Transforming work environments to promote and protect mental health – Low Calorie Diets Tips

Workplaces can be both opportunities and threats to mental health. On the one hand, workplaces that promote good mental health and reduce work stress not only improve mental and physical health, but are also likely to reduce absenteeism, improve job performance and productivity, increase employee morale and motivation, and minimize tension and conflict between colleagues. Therefore, measures to protect and promote mental health in the workplace can be cost-effective.

On the other hand, unemployment, discrimination in getting or doing work, and poor working conditions can all be a source of excessive stress and increase the risk of developing new mental illnesses or making existing ones worse. Such negative work environments and experiences are the complete opposite of what employees need to do their jobs.

A toxic work environment

“I loved my job, but I started to hate it because I was working in a toxic environment,” says Larry White in Canada. “A tedious and awkward affair at work sent my mind into panic attacks, anxiety and depression. My doctor said I had moderate to severe depression. I was unable to work for days [at a time].”

Mental health risks at work can be related to, among other things, the type of work performed, the physical, social or cultural characteristics of the workplace, or career opportunities. High job demands, low job control, job insecurity, low relationship and procedural fairness, bullying, and low social support at work are associated with a greater likelihood of developing mental health problems.

“Organizational changes made while I was away made me dread my weekly work meetings,” explains Larry. “I felt like a target. My normal duties have been eroded and the authority of my role has been reduced without consultation,” he says. “It made me sick just thinking about it. I felt like a target.”

Employers and governments have a responsibility to promote and protect the mental health of everyone in the workplace. However, work-related mental health promotion and prevention programs were among the least common of countries (35%) in the 2020 Mental Health Atlas. When Larry asked his professional association and human resources for help, no action was taken to support him.

Angered, cornered and unable to work, Larry resigned. “After retiring, my personal feelings have oscillated chaotically between anguish, loss of control, isolation, fear, sadness, intimidation, disbelief, frustration, disappointment, extreme worry, anger, and occasionally relief,” says Larry.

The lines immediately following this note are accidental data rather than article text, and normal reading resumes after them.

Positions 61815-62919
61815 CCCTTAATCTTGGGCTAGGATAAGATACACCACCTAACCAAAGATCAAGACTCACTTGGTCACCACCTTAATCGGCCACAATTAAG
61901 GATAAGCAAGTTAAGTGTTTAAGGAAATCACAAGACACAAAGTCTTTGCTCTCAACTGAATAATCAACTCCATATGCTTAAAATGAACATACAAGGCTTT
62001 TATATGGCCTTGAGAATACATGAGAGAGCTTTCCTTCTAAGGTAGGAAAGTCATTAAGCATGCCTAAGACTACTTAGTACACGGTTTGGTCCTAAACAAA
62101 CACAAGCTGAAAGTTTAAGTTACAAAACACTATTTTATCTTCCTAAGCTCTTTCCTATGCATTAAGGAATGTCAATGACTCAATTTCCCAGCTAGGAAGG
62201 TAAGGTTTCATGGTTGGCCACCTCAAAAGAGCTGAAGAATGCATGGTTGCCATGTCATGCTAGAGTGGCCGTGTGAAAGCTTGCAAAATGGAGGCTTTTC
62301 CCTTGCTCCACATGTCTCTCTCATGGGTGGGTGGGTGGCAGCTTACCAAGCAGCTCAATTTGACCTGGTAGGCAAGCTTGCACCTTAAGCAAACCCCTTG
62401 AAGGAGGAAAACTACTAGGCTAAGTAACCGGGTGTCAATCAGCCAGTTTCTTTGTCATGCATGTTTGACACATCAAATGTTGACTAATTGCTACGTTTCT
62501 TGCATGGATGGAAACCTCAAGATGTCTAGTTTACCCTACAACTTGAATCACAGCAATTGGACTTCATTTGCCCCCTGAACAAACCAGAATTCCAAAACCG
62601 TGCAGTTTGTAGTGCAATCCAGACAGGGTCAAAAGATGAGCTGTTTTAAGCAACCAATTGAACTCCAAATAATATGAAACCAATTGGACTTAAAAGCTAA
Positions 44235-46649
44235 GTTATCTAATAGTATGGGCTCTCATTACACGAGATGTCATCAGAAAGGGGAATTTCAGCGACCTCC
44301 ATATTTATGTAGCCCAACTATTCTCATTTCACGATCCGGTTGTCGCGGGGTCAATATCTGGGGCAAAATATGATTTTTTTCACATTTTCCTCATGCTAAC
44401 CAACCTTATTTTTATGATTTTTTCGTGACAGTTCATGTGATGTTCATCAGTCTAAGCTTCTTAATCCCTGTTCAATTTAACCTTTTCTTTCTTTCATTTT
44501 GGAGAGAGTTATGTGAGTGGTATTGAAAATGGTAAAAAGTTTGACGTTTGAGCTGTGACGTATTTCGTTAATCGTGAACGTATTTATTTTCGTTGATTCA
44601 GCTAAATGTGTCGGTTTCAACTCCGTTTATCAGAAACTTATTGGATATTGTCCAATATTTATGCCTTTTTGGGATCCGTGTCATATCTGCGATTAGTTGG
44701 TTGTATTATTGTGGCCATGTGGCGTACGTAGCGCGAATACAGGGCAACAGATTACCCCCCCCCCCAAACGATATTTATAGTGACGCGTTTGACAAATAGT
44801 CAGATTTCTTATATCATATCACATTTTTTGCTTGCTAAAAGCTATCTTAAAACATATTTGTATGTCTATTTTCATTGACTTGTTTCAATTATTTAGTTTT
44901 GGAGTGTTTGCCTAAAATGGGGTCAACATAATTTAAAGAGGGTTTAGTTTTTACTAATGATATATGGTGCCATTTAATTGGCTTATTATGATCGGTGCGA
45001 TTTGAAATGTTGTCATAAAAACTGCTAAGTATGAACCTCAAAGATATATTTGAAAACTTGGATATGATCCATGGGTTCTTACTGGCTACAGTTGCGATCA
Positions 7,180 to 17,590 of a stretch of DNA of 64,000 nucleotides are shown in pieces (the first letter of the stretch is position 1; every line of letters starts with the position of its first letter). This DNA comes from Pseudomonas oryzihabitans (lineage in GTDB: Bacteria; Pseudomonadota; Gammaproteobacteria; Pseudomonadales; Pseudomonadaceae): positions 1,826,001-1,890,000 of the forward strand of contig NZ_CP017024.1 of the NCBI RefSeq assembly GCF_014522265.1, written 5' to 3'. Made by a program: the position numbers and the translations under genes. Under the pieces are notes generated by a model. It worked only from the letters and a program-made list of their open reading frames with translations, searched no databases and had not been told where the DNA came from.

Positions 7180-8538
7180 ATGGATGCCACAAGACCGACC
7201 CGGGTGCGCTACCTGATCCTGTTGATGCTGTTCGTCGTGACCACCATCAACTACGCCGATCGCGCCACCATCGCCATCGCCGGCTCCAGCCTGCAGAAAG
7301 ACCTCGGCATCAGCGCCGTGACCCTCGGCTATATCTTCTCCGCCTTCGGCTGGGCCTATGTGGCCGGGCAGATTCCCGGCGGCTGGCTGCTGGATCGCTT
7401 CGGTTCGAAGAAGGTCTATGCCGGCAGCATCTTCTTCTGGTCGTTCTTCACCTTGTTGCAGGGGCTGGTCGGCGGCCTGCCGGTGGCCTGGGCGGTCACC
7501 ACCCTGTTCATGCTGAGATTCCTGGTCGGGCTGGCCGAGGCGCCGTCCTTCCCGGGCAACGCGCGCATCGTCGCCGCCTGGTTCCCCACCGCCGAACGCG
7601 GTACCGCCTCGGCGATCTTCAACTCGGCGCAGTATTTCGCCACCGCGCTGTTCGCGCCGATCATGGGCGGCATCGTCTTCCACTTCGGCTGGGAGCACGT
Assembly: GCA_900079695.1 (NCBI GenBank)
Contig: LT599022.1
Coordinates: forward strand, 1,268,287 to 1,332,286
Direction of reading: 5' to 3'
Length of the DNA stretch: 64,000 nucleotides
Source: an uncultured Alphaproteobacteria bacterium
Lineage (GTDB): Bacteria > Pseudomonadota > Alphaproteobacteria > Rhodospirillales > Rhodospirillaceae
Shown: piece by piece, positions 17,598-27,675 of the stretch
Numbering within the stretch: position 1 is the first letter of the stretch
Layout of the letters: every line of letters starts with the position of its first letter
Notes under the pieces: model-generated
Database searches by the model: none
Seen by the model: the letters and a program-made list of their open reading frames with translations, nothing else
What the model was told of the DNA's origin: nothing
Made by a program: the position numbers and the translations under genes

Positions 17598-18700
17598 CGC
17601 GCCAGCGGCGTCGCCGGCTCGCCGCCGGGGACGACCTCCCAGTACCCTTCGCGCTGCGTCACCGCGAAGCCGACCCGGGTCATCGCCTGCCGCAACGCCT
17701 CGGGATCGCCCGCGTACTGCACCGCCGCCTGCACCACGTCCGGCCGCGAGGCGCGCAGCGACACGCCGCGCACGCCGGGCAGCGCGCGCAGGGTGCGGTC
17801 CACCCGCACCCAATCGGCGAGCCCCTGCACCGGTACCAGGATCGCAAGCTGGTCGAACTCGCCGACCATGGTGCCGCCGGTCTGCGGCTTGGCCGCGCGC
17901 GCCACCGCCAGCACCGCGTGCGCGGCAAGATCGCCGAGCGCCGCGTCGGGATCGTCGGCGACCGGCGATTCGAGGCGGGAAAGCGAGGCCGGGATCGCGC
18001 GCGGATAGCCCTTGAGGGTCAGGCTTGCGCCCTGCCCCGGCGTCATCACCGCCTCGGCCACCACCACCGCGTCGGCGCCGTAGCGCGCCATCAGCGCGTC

Job loss is a known risk factor for mental health problems and suicide attempts. But also bad working conditions. It can be a difficult decision. “I still lack the happiness, optimism, and trust in others that used to define me,” says Larry. But he doesn’t regret it. “I have chosen to put my sanity and sanity first. In the end I learned a lot about myself and what is important to me. This opportunity for self-reflection is the unseen benefit.”

Promotion and protection of mental health in the workplace

A variety of labor laws and regulations, nationally and internationally, can be used to create an enabling environment to protect the mental health of workers. This includes regulations on health and safety, violence and harassment, as well as laws and policies on minimum wage, equality, health, safety, parental leave and flexible working.

In 2022, WHO will publish the first-ever global guidelines on mental health and work, providing reflections on how to ensure safe, supportive and decent work conditions that promote and protect mental health. The new guidelines identify three types of strategies.

  • Organizational interventions are reshaping working conditions, for example by providing flexible working arrangements, promoting a healthy work-life balance and reducing workplace stigma.
  • Mental health training for managers strengthens the knowledge, skills, attitudes and behaviors of managers so that they can better support the mental health needs of their employees.
  • Interventions for workers increase individual coping capacities and may include stress management training and strategies to encourage leisure-based physical activity.

There is still much to learn about what works and for whom when it comes to mental health support in the workplace. But in all cases, promoting and protecting mental health in the workplace remains a key strategy in transforming mental health for all.

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